New clinical article supports WTS

Sep 19, 2011


Adverse health effects of industrial wind turbines: A preliminary report

By Michael Nissenbaum MD, Jeff Aramini PhD, Chris Hanning MD.  Tenth International Congress on Noise as a Public Health Problem (ICBEN), July 24-28, 2011, London, UK


Guidelines and regulations for the siting of industrial wind turbines (IWT) close to human habitation are generally predicated on the need to protect the sleep of the residents. The recommended setback distances and “safe” external noise levels make the assumptions that IWT noise can be regarded as similar to other forms of environmental noise (traffic, rail and aircraft) and is masked by ambient noise. There has been no independent verification that these assumptions are justified and that the safeguards are sufficient to protect sleep.

Anecdotal complaints of annoyance and health effects from IWT noise have grown in number in recent years, not least because turbine size has increased and they have been placed closer to population centers. The predominant symptom of health complaints is sleep disturbance (Frey & Hadden 2007; Pierpont 2009; van den Berg et al. 2008; WindVOICe 2010). The consequences of sleep disturbance and the contribution of environmental noise are well documented (WHO 2009).

Complaints of adverse health effects were made shortly after IWT installations at Mars Hill and Vinalhaven, Maine, USA, began operating. A preliminary survey at Mars Hill, comparing those living within 1,400 m with a control group living 3,000-6,000 m away showed that sleep disturbance was the main health effect (Nissenbaum 2011, submitted for publication). A further study was therefore carried out at both Mars Hill and Vinalhaven using validated questionnaires and comparing those living within 1.5 km of the turbines with a control group living 3,500-6,000 m away.

Click here for the body of the report.  The “Discussion,” follows.


This study, which is the first controlled study of the effects of IWT noise on sleep and health, shows that those living within 1.4 km of IWT have suffered sleep disruption which is sufficiently severe as to affect their daytime functioning and mental health. Both the ESS and PSQI are averaged measures, i.e. they ask the subject to assess their daytime sleepiness and sleep quality respectively, over a period of several weeks leading up to the present. For the ESS to increase, sleep must have been shortened or fragmented to a sufficient degree on sufficient nights for normal compensatory mechanisms to have been overcome. The effects of sleep loss and daytime sleepiness on cognitive function, accident rate and mental health are well established (WHO 2009) and it must be concluded that at least some of the residents living near the Vinalhaven and Mars Hill IWT installations have suffered serious harm to their sleep and health.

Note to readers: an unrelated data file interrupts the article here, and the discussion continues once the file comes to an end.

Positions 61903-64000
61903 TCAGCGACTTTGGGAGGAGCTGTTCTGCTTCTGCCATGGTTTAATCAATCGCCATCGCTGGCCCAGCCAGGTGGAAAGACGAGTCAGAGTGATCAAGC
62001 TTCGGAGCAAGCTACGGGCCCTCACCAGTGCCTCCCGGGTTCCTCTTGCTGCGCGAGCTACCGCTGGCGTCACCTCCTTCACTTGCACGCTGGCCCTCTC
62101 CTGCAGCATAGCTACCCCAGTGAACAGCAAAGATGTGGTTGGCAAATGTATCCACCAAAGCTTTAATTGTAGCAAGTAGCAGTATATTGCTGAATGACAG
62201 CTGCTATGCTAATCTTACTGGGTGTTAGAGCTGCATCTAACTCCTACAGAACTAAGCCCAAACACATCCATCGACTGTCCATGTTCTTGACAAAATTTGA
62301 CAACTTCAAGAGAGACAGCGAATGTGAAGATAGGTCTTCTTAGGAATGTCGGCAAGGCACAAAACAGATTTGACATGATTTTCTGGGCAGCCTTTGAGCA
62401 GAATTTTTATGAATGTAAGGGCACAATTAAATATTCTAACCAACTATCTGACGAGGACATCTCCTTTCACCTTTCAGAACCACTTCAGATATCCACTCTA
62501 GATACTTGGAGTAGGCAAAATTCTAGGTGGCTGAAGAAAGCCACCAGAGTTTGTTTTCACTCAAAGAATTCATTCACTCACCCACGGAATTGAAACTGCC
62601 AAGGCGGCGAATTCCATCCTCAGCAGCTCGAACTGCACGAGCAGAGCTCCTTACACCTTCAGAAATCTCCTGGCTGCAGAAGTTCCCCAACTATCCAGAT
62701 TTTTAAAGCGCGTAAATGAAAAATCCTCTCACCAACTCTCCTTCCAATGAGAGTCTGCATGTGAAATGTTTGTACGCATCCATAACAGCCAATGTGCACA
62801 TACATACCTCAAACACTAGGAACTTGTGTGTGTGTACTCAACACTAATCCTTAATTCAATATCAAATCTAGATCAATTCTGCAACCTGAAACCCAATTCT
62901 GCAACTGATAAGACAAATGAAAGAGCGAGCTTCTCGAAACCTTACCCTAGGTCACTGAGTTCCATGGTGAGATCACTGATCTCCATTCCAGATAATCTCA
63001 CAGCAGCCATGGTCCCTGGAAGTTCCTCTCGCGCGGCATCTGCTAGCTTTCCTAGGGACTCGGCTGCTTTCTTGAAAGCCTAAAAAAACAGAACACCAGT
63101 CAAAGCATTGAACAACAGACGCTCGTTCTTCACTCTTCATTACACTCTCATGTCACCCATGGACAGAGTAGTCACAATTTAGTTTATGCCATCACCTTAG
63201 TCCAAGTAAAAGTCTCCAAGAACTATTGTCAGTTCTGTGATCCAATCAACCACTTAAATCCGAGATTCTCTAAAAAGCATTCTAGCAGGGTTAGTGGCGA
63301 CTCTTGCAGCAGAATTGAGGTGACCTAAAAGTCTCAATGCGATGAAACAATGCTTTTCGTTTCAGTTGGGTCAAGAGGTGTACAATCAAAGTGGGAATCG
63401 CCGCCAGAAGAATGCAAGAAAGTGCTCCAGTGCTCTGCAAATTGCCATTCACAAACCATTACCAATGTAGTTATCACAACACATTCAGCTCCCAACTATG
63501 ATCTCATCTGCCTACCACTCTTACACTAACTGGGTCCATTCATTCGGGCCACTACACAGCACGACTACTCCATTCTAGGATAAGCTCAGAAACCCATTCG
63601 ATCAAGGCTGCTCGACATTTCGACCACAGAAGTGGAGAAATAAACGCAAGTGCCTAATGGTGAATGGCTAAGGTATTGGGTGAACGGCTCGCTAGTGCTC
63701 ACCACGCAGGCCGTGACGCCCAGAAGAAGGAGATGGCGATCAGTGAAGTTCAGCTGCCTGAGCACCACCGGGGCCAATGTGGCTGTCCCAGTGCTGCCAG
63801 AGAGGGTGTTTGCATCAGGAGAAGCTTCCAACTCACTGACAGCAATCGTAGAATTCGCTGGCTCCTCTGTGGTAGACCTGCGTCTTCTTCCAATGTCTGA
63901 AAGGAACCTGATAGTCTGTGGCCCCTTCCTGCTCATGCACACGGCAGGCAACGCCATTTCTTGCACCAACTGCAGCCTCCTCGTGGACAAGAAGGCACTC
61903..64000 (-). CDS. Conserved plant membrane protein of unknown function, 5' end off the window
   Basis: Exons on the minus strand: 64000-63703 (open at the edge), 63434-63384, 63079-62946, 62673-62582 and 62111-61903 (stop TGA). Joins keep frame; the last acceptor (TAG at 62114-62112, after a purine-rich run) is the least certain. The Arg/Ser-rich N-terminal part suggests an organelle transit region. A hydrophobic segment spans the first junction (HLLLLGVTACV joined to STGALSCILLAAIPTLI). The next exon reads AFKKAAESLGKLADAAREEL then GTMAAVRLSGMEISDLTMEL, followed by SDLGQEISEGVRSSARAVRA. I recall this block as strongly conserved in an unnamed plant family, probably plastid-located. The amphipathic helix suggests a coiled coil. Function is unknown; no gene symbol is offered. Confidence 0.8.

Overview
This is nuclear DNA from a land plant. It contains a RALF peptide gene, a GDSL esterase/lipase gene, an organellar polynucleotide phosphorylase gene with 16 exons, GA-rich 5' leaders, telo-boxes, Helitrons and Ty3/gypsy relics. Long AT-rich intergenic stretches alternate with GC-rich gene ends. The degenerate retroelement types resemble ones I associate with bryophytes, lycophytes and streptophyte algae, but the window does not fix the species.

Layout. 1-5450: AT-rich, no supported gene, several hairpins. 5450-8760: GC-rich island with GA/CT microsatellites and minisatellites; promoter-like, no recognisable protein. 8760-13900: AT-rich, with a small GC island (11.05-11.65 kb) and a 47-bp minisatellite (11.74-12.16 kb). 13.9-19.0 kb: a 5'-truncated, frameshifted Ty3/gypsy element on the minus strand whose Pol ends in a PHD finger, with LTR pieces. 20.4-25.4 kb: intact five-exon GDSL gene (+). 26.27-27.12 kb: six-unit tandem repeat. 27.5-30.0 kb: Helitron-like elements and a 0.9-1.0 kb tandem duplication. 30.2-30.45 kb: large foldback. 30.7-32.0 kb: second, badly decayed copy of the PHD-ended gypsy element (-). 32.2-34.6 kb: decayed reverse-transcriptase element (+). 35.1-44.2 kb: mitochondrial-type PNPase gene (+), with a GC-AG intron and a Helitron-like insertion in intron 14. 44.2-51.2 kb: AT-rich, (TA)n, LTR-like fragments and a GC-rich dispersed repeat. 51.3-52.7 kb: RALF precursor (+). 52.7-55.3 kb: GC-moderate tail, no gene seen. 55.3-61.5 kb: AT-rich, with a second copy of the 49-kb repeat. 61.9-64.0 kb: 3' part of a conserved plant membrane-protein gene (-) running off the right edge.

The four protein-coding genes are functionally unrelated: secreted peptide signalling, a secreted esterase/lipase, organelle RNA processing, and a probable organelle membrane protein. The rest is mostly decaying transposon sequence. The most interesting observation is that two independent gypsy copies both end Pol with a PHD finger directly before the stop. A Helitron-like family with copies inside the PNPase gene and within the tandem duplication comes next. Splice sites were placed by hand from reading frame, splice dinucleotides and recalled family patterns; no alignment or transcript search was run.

The significant relationship between the symptoms and distance from the IWTs, the subjects’ report that their symptoms followed the start of IWT operations, the congruence of the symptoms reported here with previous research and reports and the clear mechanism is strong evidence that IWT noise is the cause of the observed effects.

IWT noise has an impulsive character and is several times more annoying than other sources of noise for the same sound pressure level (Pedersen & Persson Waye 2004). It can prevent the onset of sleep and the return to sleep after a spontaneous or induced awakening. Road, rail and aircraft noise causes arousals, brief lightening of sleep which are not recalled. While not proven, it is highly likely that IWT noise will cause arousals which may prove to be the major mechanism for sleep disruption. It is possible that the low frequency and infrasound components of IWT noise might contribute to the sleep disruption and health effects by other mechanisms but this remains to be determined and further research is needed.

Attitudes to IWT and visual impact have been shown to be factors in annoyance to IWT noise (Pedersen et al. 2009) but have not been demonstrated for sleep disturbance. Most respondents in the present study welcomed the IWT installations as offering economic benefits. The visual impact of IWT decreases with distance, as does the noise impact making separation of these factors impossible.

We conclude that IWT noise at these two sites disrupts the sleep and adversely affects the health of those living nearby. The current ordinances determining setback are inadequate to protect the residents and setbacks of less than 1.5 km must be regarded as unsafe. Further research is needed to determine a safe setback distance and to investigate the mechanisms of causation.

  1. Comment by Mike McCann on 09/20/2011 at 9:18 am

    It appears that real estate value loss measured in the Clarkson study out to 3 miles (5km) outdistances the health impacts measured in this study. Thus, the stigma residential market aversion does not end at 1.5 km.

    More research is indeed needed on all issues, but the minimum impact distances are all demonstrably greater than typical ordinances. One County in Oregon has actually relied on their own ordinance requirements regarding protecting public health, safety & welfare, and requires a minimum 2 mile setback.

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